When traveling, I realized that most of Berlin has little traces of the actual wall. The footprint of the wall remains throughout the city represented in a brick line, but other than that, buildings and roads have replaced any signs of the wall. I feel that this is partly because the residents of Berlin want to try to forget about the wall. They know it is part of their history, but they don’t want to show off a part of their past that they are not proud of. None-the-less the wall has made an impact on the urban layout of the city. Places where the wall was are now replaced by streets and sometimes even are covered up by buildings.
Archive for November, 2010
According to a recent column in the LA times, the Los Angeles residents and city officials are happy with the way things are and the majority are not open to change. The author Christopher Hawthorne talks about how he sees a growing number of people opposed to a more pedestrian friendly Los Angeles.
China is currently developing a bus that is elevated above the road leaving it possible for cars to drive underneath it. This new bus is a great idea for China because it removes the necessity to widen the existing infrastructure (roads.) The Shenzhen Huashi Future Parking Equipment Company is calling this new bus the “3D Express Coach.”
An unused subway stop located under New York City is starting to attract people. The photos below show the “City Hall” stop that was opened in 1904 however it has not been used for many years. The reason for this is that the “City Hall” stop had very curved tracks. When the train has redesigned, this created a gap that made it dangerous to enter and exit the train.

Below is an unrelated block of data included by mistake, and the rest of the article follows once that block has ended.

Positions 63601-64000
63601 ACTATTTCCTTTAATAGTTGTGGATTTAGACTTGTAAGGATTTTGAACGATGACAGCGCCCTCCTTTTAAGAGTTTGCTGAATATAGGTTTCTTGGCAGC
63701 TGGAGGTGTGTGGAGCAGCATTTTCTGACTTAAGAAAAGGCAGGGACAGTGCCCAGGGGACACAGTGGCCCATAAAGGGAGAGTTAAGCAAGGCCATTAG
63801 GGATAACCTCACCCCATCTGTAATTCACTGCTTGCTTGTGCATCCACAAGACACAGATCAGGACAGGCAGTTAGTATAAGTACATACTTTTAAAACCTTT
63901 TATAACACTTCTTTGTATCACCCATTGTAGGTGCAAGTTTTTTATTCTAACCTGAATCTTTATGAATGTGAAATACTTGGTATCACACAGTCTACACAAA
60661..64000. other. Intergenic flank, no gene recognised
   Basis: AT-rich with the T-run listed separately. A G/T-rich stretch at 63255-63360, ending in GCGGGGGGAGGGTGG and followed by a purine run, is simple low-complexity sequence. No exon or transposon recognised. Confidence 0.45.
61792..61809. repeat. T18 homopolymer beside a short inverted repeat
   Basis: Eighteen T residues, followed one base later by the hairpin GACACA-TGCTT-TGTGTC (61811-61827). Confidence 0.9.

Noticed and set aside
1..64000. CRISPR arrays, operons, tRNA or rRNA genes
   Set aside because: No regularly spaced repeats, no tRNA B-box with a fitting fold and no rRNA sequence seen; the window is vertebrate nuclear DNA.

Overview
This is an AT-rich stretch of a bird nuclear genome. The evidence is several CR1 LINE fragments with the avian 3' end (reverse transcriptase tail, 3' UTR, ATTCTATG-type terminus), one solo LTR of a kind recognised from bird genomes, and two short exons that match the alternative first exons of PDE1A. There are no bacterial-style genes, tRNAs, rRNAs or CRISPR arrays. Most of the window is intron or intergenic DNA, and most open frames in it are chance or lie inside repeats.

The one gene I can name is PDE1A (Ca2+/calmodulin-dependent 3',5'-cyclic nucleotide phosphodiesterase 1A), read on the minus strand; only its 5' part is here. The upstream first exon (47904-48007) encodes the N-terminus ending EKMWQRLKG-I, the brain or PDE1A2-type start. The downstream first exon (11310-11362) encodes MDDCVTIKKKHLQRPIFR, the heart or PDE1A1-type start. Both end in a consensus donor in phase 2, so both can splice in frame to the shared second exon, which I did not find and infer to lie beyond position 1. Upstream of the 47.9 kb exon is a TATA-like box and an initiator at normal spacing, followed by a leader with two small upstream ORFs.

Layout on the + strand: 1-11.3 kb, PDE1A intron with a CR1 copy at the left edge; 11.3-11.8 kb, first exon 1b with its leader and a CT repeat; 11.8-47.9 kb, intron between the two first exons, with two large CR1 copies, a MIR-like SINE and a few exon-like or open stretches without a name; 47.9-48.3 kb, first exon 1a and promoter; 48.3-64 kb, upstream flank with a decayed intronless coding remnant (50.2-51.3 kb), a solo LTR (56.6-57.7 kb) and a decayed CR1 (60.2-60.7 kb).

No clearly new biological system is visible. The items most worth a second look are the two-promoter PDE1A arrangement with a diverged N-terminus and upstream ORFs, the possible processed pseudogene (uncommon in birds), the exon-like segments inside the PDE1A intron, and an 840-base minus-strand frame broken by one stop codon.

New Urbanism is an urban design idea that encourages building walkable communities. The idea is that to be sustainable we must start with our way of life. Introducing green techniques and green building methods do their part in helping the environment but the real way to be sustainable is to live sustainable. By building walkable communities it encourages people to not own cars, live closer to the city, own smaller homes, etc. The hopes of many new urbanism designs are that people live in work in the same area.
Contrary to what is assumed by its administration, we do not believe that Genk is in need of a city center. The city of Genk is a juxtaposition of rather indifferent parts developed along its main roads. Traditional notions of urban continuity are scarce and only revealed on a pedestrian level. This basic duality (extreme car accessibility combined with loops of pedestrian traffic) is taken up as the driving force of the masterplan: Slow Genk Fast Genk.
Christoph Gielen is a photographer born in Germany but currently lives in New York. He has been taking pictures of landscapes in America, particularly pictures of urban sprawl. These photos (or aerial studies) are a look at land use in American and are meant to explore how art and the environment relate. These photos are meant to examine and reconsider the way we are designing the built environment. He understands that the way we are currently building suburbia is not sustainable and this type of development needs to stop.